WOODLAND — The North Fork Lewis River Bridge is about to get its first makeover in 23 years.
And while a fresh coat of paint (five coats, actually) will make the Interstate 5 span in Woodland look younger, the change will be more than cosmetic. Crews are preparing to apply specialized bridge paint that also protects the structure and prevents corrosion, according to the Washington State Department of Transportation.
Drivers traveling over the bridge won’t see any direct impact on traffic at first. Workers will spend the coming weeks setting up rigging and staging equipment to reach the two spans that cross the Clark-Cowlitz county line. Among the first areas to be repainted will be the steel support structures below the bridge deck.
“Bridges by their very nature are in difficult-to-reach areas,” said project manager John Todd, of Ohio-based contractor Geronimo Painting Company.
The $14.7 million project won’t be a quick job. The project is scheduled to finish in 2016, but it could wrap up as early as 2015, Todd said. The seemingly high price tag accounts for a labor-intensive process, and highly specialized equipment and materials, he said.
Bringing in bridge paint, in other words, isn’t as simple as a trip to the hardware store. The color is “cascade green.” That’s the same color the bridge is now, and one of four standard colors WSDOT uses. (The other three are varying shades of gray).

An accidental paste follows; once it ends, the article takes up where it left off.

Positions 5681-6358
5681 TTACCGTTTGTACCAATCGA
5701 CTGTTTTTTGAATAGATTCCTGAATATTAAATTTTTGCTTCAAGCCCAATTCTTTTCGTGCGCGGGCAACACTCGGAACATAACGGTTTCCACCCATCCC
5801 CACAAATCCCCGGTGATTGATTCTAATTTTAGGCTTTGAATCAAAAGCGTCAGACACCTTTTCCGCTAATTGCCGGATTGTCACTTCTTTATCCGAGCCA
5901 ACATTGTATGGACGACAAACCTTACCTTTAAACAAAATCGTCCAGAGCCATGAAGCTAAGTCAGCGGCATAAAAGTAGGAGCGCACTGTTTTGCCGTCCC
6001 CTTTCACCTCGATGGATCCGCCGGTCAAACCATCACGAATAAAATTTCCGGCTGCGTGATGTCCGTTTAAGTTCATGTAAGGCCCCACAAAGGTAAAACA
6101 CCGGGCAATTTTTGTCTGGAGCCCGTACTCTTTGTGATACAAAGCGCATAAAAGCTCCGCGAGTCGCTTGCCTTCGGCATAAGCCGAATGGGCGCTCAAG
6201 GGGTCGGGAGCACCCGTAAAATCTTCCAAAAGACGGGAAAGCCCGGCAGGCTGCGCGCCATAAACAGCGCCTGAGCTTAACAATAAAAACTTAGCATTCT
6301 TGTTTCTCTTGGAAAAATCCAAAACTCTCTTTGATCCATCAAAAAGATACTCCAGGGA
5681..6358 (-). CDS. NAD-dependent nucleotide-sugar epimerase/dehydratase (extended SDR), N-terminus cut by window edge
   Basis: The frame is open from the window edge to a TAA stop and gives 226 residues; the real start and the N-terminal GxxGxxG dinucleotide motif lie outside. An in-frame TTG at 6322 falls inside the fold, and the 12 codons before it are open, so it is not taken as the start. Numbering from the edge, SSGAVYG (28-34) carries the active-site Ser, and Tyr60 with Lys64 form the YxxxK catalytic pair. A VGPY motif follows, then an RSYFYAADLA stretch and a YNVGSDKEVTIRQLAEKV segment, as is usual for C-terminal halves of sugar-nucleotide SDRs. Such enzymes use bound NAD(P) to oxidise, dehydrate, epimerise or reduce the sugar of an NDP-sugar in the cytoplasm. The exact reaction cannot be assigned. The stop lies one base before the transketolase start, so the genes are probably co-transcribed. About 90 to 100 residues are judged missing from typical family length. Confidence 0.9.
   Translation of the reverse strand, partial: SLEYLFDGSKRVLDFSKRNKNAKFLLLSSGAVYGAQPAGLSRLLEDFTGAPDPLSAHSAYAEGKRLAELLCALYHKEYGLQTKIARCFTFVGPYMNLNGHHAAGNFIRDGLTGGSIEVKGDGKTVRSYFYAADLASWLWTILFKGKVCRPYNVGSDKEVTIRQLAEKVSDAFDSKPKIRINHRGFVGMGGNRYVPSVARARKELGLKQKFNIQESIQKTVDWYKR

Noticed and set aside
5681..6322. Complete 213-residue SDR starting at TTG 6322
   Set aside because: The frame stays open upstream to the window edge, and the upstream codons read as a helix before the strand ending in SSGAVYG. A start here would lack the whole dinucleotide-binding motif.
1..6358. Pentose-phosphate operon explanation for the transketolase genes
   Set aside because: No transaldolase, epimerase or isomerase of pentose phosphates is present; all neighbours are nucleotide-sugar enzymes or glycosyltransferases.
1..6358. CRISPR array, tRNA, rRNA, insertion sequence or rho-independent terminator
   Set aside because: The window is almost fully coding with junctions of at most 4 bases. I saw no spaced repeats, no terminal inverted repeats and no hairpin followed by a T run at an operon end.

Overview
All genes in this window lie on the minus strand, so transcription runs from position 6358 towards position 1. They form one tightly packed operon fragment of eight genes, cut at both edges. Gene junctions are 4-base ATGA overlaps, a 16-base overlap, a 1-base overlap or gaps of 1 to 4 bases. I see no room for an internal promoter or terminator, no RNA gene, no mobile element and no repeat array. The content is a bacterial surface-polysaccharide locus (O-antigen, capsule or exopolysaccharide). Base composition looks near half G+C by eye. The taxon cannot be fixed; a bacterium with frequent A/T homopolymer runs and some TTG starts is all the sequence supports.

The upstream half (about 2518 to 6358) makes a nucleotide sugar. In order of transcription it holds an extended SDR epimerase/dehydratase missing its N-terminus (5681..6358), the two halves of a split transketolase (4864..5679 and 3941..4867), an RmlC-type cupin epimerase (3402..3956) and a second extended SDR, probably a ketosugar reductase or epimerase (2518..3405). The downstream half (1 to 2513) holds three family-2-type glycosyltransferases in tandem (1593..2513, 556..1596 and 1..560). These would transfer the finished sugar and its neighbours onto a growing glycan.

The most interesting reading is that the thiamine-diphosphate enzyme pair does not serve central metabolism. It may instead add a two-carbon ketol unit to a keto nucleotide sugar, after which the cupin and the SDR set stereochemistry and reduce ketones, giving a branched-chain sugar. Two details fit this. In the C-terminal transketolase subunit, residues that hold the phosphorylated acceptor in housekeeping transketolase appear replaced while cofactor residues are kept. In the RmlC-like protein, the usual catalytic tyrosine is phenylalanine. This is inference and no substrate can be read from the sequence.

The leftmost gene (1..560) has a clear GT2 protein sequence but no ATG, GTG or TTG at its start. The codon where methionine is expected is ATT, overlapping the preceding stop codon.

Todd’s company is wrapping up similar work on the Lewis and Clark Bridge into Longview. Some of the equipment there will soon make the trip down I-5 to Woodland.
The two spans of the North Fork Lewis River Bridge were built in 1940 and 1968. The structure, which carries some 65,000 vehicles per day on average, was last repainted in 1990, according to WSDOT. But now it’s showing its age — the existing paint is cracked, rusted or gone entirely in places. Planners decided to take on the job starting this year largely because the coating is simply at the end of its life cycle, said WSDOT area engineer Chris Tams.
The repainting process starts by blasting away the existing paint, then applying the new coats along the way. Crews will tackle the bridge in sections to avoid leaving bare metal exposed for too long, Todd said.
Crews will get as much work done as they can this fall before closing up shop for the winter, Todd said. They’ll come back in earnest in the spring, which is when more direct traffic impact is likely to be seen.
While the work won’t always mean lane closures, drivers will see activity, Tams said. Repainting the bridge means wrapping at least part of it in tarps. The speed limit will eventually be reduced from 70 mph to 60 mph on the bridge, he said.
“It’s a change. It will definitely be a change,” Tams said. “There’s no way to not have people slow down when they come through here.”
The project comes as the amount of money available for bridge preservation work in Washington is expected to drop, WSDOT spokeswoman Abbi Russell said. The current two-year state budget includes $273 million for such work, Russell said. In 2015-17, the same fund is expected to be less than a third of that. Available state and federal funding for bridge preservation is projected to fall well short of what’s needed, she added.
New paint on the North Fork Lewis River Bridge should last at least 10 to 12 years, according to WSDOT. It could be longer than that before the structure gets its next fresh coat.
“Paving is something I get to do every other year or every year,” Tams said. “Painting a bridge is something that doesn’t come around very often.”